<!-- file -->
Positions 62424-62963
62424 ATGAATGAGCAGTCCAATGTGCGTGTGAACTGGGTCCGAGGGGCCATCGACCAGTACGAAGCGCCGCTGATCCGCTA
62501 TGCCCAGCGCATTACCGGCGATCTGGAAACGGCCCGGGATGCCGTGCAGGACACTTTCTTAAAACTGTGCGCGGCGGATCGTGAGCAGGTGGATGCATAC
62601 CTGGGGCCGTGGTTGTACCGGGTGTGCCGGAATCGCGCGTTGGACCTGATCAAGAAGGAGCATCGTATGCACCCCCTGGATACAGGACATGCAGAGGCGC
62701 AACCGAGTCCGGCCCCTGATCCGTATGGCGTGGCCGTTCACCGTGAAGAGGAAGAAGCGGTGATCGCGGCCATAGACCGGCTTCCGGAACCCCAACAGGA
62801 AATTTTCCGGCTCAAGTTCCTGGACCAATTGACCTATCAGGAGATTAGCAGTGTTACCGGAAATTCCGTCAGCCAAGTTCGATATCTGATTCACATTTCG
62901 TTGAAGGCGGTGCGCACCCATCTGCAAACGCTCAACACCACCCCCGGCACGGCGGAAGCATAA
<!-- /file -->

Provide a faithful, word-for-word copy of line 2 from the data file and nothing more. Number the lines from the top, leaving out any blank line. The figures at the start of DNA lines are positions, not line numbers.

62424 ATGAATGAGCAGTCCAATGTGCGTGTGAACTGGGTCCGAGGGGCCATCGACCAGTACGAAGCGCCGCTGATCCGCTA